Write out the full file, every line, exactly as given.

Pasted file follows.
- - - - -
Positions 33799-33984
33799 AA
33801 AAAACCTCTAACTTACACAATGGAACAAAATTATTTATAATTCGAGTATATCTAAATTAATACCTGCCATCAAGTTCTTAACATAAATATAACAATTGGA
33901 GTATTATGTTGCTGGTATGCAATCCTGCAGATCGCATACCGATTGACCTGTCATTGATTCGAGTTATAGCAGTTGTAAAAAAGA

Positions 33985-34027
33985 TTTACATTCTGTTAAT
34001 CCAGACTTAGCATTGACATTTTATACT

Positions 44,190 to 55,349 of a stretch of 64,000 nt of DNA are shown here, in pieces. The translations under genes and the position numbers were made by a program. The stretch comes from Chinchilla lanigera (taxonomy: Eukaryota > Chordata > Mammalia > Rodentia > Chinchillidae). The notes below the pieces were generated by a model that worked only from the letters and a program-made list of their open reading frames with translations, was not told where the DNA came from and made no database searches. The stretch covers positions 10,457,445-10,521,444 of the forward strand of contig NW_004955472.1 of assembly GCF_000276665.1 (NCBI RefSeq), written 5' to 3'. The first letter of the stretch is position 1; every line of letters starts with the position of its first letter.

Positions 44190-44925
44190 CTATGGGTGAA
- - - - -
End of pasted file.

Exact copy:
Positions 33799-33984
33799 AA
33801 AAAACCTCTAACTTACACAATGGAACAAAATTATTTATAATTCGAGTATATCTAAATTAATACCTGCCATCAAGTTCTTAACATAAATATAACAATTGGA
33901 GTATTATGTTGCTGGTATGCAATCCTGCAGATCGCATACCGATTGACCTGTCATTGATTCGAGTTATAGCAGTTGTAAAAAAGA

Positions 33985-34027
33985 TTTACATTCTGTTAAT
34001 CCAGACTTAGCATTGACATTTTATACT

Positions 44,190 to 55,349 of a stretch of 64,000 nt of DNA are shown here, in pieces. The translations under genes and the position numbers were made by a program. The stretch comes from Chinchilla lanigera (taxonomy: Eukaryota > Chordata > Mammalia > Rodentia > Chinchillidae). The notes below the pieces were generated by a model that worked only from the letters and a program-made list of their open reading frames with translations, was not told where the DNA came from and made no database searches. The stretch covers positions 10,457,445-10,521,444 of the forward strand of contig NW_004955472.1 of assembly GCF_000276665.1 (NCBI RefSeq), written 5' to 3'. The first letter of the stretch is position 1; every line of letters starts with the position of its first letter.

Positions 44190-44925
44190 CTATGGGTGAA